Sunday, February 24, 2013

The Short Story Boom is Bogus

So says Salon.

From the post...

It is true that many online outlets are now selling short fiction to readers on a per-story basis; Kaufman mentions Amazon’s Kindle Singles program and Byliner, a company with which the Times launched an e-books publication program late last year. In the past, these outlets have been lauded as a new way to purvey long-form journalism: reported articles too long for many magazines but not quite as substantial as a traditional book. As a reviewer, I can attest that many nonfiction books read like padded magazine articles, and if writers can make a fair return on their investment of time, research expenses and expertise from these leaner, less expensive pieces (a big “if”), this is indeed a promising innovation. But at the moment, it’s not clear that they can.

Similarly, digital publishing could theoretically help the novella — a work of fiction somewhere between a short story and a novel in length — out of an awkward, between-bar-stools market gap; novellas are usually too short to publish economically as stand-alone print books but an ungainly fit in a story collection. The notably creative small press Melville House publishes a novella series to which readers can subscribe, receiving two titles per month in either digital or print form. (These are, however, novellas by well-known, usually long-dead authors like Joseph Conrad and Willa Cather, and presumably most are in the public domain.)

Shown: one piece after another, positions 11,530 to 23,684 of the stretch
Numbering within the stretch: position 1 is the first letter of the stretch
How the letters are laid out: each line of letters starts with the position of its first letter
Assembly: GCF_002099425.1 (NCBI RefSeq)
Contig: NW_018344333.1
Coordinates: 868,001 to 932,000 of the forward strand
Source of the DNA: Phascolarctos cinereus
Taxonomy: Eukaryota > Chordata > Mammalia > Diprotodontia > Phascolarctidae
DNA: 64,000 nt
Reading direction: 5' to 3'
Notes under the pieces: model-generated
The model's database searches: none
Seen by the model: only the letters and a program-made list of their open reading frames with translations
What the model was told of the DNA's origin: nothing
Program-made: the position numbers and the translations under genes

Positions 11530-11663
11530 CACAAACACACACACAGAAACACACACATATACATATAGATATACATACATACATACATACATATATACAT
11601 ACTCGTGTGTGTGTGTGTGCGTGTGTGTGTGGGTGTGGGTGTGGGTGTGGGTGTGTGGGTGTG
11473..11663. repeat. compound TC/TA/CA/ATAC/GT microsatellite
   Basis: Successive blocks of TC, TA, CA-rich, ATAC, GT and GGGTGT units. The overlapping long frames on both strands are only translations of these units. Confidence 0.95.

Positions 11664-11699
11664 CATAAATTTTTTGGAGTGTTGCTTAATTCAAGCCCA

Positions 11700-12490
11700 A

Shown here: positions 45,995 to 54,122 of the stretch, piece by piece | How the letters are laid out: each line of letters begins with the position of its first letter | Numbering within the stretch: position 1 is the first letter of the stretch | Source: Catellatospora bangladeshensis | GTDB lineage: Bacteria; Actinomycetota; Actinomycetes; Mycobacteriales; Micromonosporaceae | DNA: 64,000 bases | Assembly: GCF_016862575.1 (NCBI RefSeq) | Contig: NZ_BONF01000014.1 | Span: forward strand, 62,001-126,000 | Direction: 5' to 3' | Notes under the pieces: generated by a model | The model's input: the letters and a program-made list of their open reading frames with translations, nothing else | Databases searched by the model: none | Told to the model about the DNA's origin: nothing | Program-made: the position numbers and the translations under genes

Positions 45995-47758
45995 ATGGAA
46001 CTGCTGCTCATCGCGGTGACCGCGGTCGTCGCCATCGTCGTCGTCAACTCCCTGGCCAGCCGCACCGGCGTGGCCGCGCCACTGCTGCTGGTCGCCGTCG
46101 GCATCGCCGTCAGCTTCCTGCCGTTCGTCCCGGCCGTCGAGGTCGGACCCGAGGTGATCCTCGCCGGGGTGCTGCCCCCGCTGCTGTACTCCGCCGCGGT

Still, the idea that such programs have led to renewed general interest in reading short stories is, like much of the Times article, speculative and fueled by wishful thinking. “The single-serving quality of a short narrative is the perfect art form for the digital age,” says one hopeful author, Amber Dermont, whose short story “A Splendid Wife” current ranks at No. 30,849 in the Kindle store. (Her novel, the recipient of a glowing front-page review in the New York Times Book Review last year, is at 14,880.)

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